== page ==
FREDERICTON, Newfoundland, Sept. 10, 2019 (GLOBE NEWSWIRE) -- For the third time since 2015, Restaurants Canada has taken stock of liquor policies impacting foodservice and hospitality businesses from coast to coast in its biennial Raise the Bar report.

This year, New Brunswick has been downgraded to a D-minus, mainly due to continued foot-dragging on making wholesale liquor pricing available to licensed establishments.

“Bar and restaurant operators are becoming more and more frustrated with the government’s unfulfilled promise to give them volume discounts on beverage alcohol,” said Luc Erjavec, Restaurants Canada Vice President, Atlantic Canada. “Hopefully now that the province is under new leadership that has been taking concrete action to improve conditions for small businesses, we might finally see progress toward this long-awaited policy change.”

Full 2019 Raise the Bar report card rankings:

GradeProvince
BAlberta
B-Nova Scotia
B-Prince Edward Island
B-Quebec
CBritish Columbia
CManitoba
C-Ontario
C-Saskatchewan
D-New Brunswick
D-Newfoundland & Labrador

A little less conversation, a little more action, please

Numerous consultations have been held over the years, which have provided policy-makers with a clear road map of what needs to be done to bring New Brunswick’s liquor legislation into the 21st century. The only roadblock has been a lack of political will.

In the meantime, licensed establishments continue to be saddled with an excessive amount of needless red tape. For instance, restaurant patrons are prohibited from standing while consuming alcohol — making it technically illegal to take a drink after a toast unless seated.

Meanwhile, as much as foodservice and hospitality businesses have benefited from growing interest in craft products, the proliferation of much less heavily regulated taprooms has created unfair competition. To even the playing field, the province needs to free bars and restaurants from unnecessary rules and restrictions and give them permission to sell alcoholic beverages for off-site consumption.

Survey says…

Compared to two years ago, New Brunswick’s licensed foodservice operators say liquor policies are:

BetterThe sameWorse
4%81%15%

How can New Brunswick raise the bar for licensed establishments?  

  1. Make wholesale pricing available to all liquor licensees, for all types of beverage alcohol products. Currently only restaurateurs in Alberta and on Prince Edward Island have access to discounted wholesale pricing on wine, spirits and beer. New Brunswick is still the only Maritime province where liquor licensees can’t get a volume discount on beverage alcohol of any type.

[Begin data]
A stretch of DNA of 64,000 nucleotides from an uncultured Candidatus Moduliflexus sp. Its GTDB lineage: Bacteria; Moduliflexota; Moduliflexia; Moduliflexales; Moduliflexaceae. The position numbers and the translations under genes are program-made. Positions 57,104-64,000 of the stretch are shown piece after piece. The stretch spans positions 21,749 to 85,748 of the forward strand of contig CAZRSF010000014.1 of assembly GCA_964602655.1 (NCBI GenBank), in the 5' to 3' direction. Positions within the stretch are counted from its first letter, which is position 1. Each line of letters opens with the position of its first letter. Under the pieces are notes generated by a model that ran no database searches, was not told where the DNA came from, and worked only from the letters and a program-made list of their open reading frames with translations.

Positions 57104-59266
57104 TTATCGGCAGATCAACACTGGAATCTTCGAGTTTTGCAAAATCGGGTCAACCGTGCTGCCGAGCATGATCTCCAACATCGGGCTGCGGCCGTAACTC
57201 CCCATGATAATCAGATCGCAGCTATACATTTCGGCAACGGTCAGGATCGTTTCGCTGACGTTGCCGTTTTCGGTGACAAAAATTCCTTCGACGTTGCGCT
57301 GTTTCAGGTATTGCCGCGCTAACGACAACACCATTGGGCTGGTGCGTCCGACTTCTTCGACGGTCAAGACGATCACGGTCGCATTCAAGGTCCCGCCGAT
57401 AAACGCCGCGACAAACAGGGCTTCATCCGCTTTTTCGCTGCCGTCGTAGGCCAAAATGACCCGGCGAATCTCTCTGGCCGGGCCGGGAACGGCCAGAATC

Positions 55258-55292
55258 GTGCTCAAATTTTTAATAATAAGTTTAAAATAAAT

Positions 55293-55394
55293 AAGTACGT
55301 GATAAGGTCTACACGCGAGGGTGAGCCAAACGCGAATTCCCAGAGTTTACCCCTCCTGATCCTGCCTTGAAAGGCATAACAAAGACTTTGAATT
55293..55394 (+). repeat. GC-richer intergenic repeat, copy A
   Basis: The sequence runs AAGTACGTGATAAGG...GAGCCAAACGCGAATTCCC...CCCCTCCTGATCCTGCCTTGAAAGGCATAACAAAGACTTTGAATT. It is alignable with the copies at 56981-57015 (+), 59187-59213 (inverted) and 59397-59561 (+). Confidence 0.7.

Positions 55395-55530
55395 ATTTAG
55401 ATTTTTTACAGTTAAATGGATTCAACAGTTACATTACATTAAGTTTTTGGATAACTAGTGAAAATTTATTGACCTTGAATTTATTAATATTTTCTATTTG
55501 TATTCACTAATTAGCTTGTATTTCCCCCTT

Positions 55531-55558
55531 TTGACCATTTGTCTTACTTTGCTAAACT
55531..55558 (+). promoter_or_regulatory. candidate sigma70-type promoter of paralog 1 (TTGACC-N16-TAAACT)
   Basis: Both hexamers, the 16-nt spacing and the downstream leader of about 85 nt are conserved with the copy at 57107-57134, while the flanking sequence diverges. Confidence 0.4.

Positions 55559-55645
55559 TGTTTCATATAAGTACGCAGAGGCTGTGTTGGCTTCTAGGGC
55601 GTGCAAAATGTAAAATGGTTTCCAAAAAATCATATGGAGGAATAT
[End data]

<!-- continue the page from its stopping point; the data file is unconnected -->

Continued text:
2. Allow bars and restaurants to procure products directly from craft brewers. This would cut down on the administrative burden and unnecessary red tape currently shouldered by government, as well as liquor licensees. The provincial liquor corporation just can’t keep up with the constantly evolving offerings of the craft beer industry, resulting in constant delays and mix-ups.
     
  3. Undertake a comprehensive re-write of liquor legislation to cut red tape and reflect changing market conditions. It’s time to update rules that are out of step with modern business practices.
     
  4. Allow all liquor licensees to sell alcohol for off-site consumption. Why should restaurateurs who are trained and trusted to serve alcoholic beverages within their establishments be restricted from selling those same products to their customers to enjoy off-site?
     
  5. Introduce a liquor server wage. A wage differential for tipped workers allows restaurateurs to allocate more towards higher wages for non-gratuity earning kitchen staff, who are typically harder to attract and retain.
     
  6. Reduce excessive markups on beverage alcohol products. The amount of tax collected on liquor in Canada is among the highest in the world. Across the country, a cocktail of federal and provincial taxes and fees currently make up: Nearly 50 per cent of the cost of beer; between 65 and 70 per cent of the final price of wine; and up to 80 per cent of the cost of spirits.

Visit info.restaurantscanada.org/raise-the-bar to download the full report and join in the online conversation with the hashtag #RaiseTheBar2019.

Media Contact:

Marlee Wasser │ 416-649-4254 │ media@restaurantscanada.org

About Raise the Bar

Raise the Bar is a report produced every two years by Restaurants Canada evaluating the impact of liquor policies on bars and restaurants across the country.

Provincial policies evaluated for the 2019 Raise the Bar report were reviewed within the following four major categories and, after analysis and weighting, each province was given an overall letter grade:

  1. Pricing and Selection
  2. Licensing and Regulation
  3. Customer Sales
  4. Political/Regulatory Activity

All survey results featured in the 2019 Raise the Bar report were compiled from more than 700 responses to an online questionnaire that was emailed to foodservice operators across Canada between June 12 and Aug. 26, 2019.

About Restaurants Canada

Restaurants Canada is a national, not-for-profit association advancing the potential of Canada’s diverse and dynamic foodservice industry through member programs, research, advocacy, resources and events. Canada’s foodservice sector is an $89 billion industry that directly employs 1.2 million workers, is Canada’s number one source of first jobs and serves 22 million customers across the country every day.

A photo accompanying this announcement is available at https://www.globenewswire.com/NewsRoom/AttachmentNg/739d2f9d-114e-40df-93ba-c37ad8e0b07c